What is the reason? It is due not to a biblical allusion, but rather it is based on logical reasoning: When two students sit before their teacher, one of them is typically involved in a discussion of halakha with his teacher, while the other lends his ear to listen to the teaching. However, if there are three students, one of them is involved in a discussion with his teacher while the other two are engaged in a discussion with one another, and they do not know what their teacher is saying, and may come to render permitted a forbidden relation by following their own reasoning rather than the explanation provided by their teacher.

The Gemara raises a difficulty: If so, the entire Torah should likewise be taught only to two individuals, to prevent similar errors.

The Gemara answers: The halakha of forbidden sexual relations is different, for the Master said: Robbery and forbidden sexual relations are sins that one’s soul covets and lusts after. Therefore, we are concerned that one who has not properly studied these matters with his teacher will rule leniently for himself.

The Gemara asks: If so, robbery should also not be taught to more than two, for this very reason. The Gemara responds: There is a difference between the lust for forbidden sexual relations and the lust for robbery. In the case of those with whom relations are forbidden, his evil inclination is strong whether or not the objects of desire are before him. With regard to robbery, however, if the object presents a direct temptation before him his inclination is strong, but when it is not before him his inclination is not strong, and we are therefore less concerned.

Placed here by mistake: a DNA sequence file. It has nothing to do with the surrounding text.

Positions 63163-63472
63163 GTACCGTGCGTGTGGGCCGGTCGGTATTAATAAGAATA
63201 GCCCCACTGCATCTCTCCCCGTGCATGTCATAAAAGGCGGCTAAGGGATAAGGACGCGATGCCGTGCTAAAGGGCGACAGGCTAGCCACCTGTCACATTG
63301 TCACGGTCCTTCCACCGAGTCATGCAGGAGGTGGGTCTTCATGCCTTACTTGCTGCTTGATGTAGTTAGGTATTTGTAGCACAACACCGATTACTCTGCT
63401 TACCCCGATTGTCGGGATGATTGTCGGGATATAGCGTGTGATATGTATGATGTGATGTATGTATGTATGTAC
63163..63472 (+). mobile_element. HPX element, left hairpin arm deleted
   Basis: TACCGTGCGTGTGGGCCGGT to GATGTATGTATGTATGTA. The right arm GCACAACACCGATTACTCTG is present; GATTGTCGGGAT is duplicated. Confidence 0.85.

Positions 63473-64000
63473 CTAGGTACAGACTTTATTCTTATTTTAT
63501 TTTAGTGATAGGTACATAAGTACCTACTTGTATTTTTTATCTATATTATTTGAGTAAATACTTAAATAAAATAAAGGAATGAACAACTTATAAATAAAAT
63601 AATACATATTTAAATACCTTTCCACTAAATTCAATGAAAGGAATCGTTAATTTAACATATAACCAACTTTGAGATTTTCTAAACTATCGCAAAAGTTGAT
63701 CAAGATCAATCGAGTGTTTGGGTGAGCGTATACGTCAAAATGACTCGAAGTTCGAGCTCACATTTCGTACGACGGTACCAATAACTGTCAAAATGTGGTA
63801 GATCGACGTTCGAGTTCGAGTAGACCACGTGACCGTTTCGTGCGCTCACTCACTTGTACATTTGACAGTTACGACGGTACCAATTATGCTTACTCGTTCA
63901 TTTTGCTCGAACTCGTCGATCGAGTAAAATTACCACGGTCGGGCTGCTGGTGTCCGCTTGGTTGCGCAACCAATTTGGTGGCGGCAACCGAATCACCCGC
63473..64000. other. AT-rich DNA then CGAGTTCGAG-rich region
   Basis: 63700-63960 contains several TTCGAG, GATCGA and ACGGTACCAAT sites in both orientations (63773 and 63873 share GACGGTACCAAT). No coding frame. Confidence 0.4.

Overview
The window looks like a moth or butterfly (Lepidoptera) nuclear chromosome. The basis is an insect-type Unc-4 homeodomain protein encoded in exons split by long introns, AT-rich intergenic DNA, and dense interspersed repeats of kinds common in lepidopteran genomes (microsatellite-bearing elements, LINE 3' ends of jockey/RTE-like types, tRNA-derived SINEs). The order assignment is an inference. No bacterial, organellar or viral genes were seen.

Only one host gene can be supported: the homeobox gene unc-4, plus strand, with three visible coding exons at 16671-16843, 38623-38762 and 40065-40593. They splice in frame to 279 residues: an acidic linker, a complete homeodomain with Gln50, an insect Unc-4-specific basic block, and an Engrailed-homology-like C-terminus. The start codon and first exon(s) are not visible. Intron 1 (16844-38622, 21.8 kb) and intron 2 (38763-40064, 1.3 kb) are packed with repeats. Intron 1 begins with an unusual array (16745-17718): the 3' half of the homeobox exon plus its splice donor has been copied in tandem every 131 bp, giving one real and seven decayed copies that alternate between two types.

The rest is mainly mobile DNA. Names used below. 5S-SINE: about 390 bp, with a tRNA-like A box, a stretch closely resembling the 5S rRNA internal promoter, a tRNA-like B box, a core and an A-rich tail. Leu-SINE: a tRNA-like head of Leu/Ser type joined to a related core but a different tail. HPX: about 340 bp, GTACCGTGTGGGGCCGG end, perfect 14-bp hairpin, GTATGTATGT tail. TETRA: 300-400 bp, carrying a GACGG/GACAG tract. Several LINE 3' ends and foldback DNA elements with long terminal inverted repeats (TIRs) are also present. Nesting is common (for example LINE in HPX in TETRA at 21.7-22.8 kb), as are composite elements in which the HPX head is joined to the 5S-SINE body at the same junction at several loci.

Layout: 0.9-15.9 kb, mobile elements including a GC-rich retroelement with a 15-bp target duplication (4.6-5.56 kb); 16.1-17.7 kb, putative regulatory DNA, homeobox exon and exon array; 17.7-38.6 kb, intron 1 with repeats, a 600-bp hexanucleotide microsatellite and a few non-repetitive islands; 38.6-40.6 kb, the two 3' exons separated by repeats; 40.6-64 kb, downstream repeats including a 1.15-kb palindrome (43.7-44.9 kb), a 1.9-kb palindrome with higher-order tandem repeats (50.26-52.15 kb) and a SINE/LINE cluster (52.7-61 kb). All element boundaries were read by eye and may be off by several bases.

§ It is taught in the mishna: “Nor the act of Creation before two.” The Gemara poses a question: From where are these matters derived? The Gemara explains: As the Sages taught that the verse states: “For ask now of the days past, which were before you” (Deuteronomy 4:32); since this verse is stated in the singular, it teaches that an individual may ask questions with regard to Creation, i.e., “the days past,” but two may not ask, which indicates that one may teach such matters to only one student.

One might have thought that a person may ask questions with regard to matters preceding the creation of the world. Therefore, the continuation of the verse states: “Since the day that God created man upon the earth,” but not earlier.

One might have thought that a person may not ask questions with regard to matters that occurred during the six days of Creation before the creation of man. Therefore, the verse states: “For ask now of the days past, which were before you,” indicating that one may inquire about the days preceding the creation of man.

One might have thought that a person may ask questions with regard to what is above, what is below, what was before, and what is after the world. Therefore, the same verse states: “From one end of the heavens to the other” (Deuteronomy 4:32), which is explained as follows: With regard to that which is from one end of the heavens to the other, within the boundaries of the world, you may ask, but you may not ask what is above, what is below, what was before, or what is after.

Talmud - Bavli - The William Davidson digital edition of the Koren No=C3=A9 Talmud
with commentary by Rabbi Adin Steinsaltz Even-Israel (CC-BY-NC 4.0)